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Star Wars: The High Republic: The Rising Storm Book Review

“Star Wars: The High Republic: The Rising Storm” is filled with characters and action, but is a little too busy for its own good.

Written by Cavan Scott, “Star Wars: The High Republic: The Rising Storm” starts off just as the grand Republic Fair is about to take place on the planet Valo. Before that takes place, however, there are a few key events that take place with Nihil leader Marchion Ro seeking a weapon known as The Great Leveler and a Nihil attack on a shipyard. Despite the shipyard attack, there seems to be little concern about the security for the Fair. Of course, chaos breaks loose once the Fair is attacked by the Nihil.

The story itself is a massive ensemble piece that jumps around from character to character. Readers can expect arcs from Chancellor Lina Soh and her son Kip, Jedi Elzar Mann who struggles with romantic feelings, darkness, and visions, Padawan Bell Zettifar (and his Charhound Ember) who lost his presumed dead Master Loden, new Jedi Council member Stellan Gios, a force sensitive mercenary named Ty Yorrick who does a job for Mantessa (an inventor working on a secret weapon), a reporter named Rhil, Nihil (namely Marchion Ro, Pan and Lourna), Senator Toom who wants a Defense Force Program, and Jedi archivist OrbaLin.

As you can tell from the above list of characters, “The Rising Storm” is a sprawling ensemble character piece that revolves around a giant disaster. In fact, much of the book feels like a disaster movie ala “The Towering Inferno.” The book starts out much more character centric and, to me, this was the best part of the novel. The rest of the book is primarily a series of Nihil attacks and overlong disaster set pieces involving crumbling structures, zoo animals getting loose ala “Jurassic Park,” characters evading death and heroism. It all feels better suited for a movie or series since it’s such a visual story. On top of that, I felt the Fair attack was handled better in the companion YA novel “Star Wars: The High Republic: Race To Crashpoint Tower.” Sometimes less is more. Still, it’s nice to see a writer tackle another genre in the Star Wars universe.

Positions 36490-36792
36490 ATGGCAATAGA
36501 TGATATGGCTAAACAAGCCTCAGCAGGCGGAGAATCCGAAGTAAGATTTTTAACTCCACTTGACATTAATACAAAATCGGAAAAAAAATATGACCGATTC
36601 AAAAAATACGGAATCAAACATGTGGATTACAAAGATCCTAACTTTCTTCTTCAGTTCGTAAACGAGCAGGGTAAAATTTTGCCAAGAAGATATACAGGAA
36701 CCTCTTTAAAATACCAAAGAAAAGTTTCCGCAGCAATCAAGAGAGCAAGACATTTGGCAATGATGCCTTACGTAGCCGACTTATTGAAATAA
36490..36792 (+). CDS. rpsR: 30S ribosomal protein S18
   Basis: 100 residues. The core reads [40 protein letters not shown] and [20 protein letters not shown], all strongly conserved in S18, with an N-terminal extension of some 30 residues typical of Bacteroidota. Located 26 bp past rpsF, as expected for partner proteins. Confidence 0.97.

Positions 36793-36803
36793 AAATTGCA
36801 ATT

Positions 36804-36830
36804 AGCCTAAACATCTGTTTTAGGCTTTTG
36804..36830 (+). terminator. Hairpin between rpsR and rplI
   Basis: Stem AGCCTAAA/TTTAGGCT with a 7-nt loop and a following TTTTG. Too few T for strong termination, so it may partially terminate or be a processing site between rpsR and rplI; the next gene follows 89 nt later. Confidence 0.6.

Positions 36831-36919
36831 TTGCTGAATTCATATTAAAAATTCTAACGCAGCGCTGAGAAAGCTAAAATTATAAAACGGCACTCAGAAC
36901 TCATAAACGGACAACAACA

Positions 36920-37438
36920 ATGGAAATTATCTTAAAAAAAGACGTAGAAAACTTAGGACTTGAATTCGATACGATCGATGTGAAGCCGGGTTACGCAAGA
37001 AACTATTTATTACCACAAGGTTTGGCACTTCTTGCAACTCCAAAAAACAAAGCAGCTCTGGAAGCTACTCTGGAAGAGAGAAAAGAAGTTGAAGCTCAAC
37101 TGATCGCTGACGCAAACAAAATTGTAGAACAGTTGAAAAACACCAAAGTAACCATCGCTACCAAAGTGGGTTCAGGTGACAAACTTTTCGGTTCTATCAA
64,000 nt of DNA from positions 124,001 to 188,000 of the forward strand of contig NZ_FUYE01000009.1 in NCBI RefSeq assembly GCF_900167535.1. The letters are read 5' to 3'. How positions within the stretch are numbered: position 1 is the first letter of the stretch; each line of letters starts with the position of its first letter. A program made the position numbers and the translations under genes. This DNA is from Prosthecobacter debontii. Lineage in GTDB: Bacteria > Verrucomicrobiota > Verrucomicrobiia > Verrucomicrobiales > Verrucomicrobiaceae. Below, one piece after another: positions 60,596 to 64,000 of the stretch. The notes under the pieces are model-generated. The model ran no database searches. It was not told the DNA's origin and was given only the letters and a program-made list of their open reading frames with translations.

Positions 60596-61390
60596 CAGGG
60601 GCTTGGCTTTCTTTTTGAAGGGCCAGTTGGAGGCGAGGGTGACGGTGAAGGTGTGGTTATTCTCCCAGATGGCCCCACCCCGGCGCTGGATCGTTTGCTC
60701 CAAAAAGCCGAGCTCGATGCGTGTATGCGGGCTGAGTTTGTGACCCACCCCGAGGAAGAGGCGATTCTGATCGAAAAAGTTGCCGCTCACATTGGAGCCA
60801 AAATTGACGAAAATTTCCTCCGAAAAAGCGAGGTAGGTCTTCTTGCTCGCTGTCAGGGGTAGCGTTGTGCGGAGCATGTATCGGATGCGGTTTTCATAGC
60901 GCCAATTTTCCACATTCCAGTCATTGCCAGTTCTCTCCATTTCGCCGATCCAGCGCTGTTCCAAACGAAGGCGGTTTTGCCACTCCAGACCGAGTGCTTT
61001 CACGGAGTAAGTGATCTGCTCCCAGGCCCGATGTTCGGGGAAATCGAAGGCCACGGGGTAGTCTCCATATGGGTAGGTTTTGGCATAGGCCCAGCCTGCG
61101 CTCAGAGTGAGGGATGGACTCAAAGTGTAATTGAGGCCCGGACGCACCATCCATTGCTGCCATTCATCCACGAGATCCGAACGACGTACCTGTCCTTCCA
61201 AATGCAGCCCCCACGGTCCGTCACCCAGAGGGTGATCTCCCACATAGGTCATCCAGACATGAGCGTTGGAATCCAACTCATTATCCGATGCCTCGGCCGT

Outside of the main disaster, the book is packed with subplots involving the Drengir threat, politics, strategy, unity, and defense failings. I appreciated these subplots as they not only provided world building but also gave more context as to what the galaxy is like at this point in time. With that said, there’s no denying that it’s all very busy. The story jumps around a ton which may put off some readers. I didn’t mind the structure too much but keeping track of the characters sometimes feels like it requires a spreadsheet.

The book’s biggest flaw is the attack on the shipyard/”The Innovator” that takes place prior to the attack on the Republic Fair. This felt like a very problematic story element. For one, I don’t buy that the Fair would go on after that right away especially after one Jedi (won’t say who) had a vision of something bad taking place on Valo. Had this attack never taken place, it would have been far more dramatic and believable when the Fair was attacked out of the blue. Yes, the shipyard attack created drama within the Nihil ranks and the political fight for the Defense Force Program initiative, but it felt like a really forced story element that did not need to be there. It just made everyone seem stupid and arrogant even if that was partially intentional.

Overall Thoughts: While flawed, “Star Wars: The High Republic: The Rising Storm” has no shortage of action or characters. With this particular novel, the story advances quite a bit which will make readers hungry for the next High Republic book.

July 7, 2021 - Posted by | Book review | , , ,

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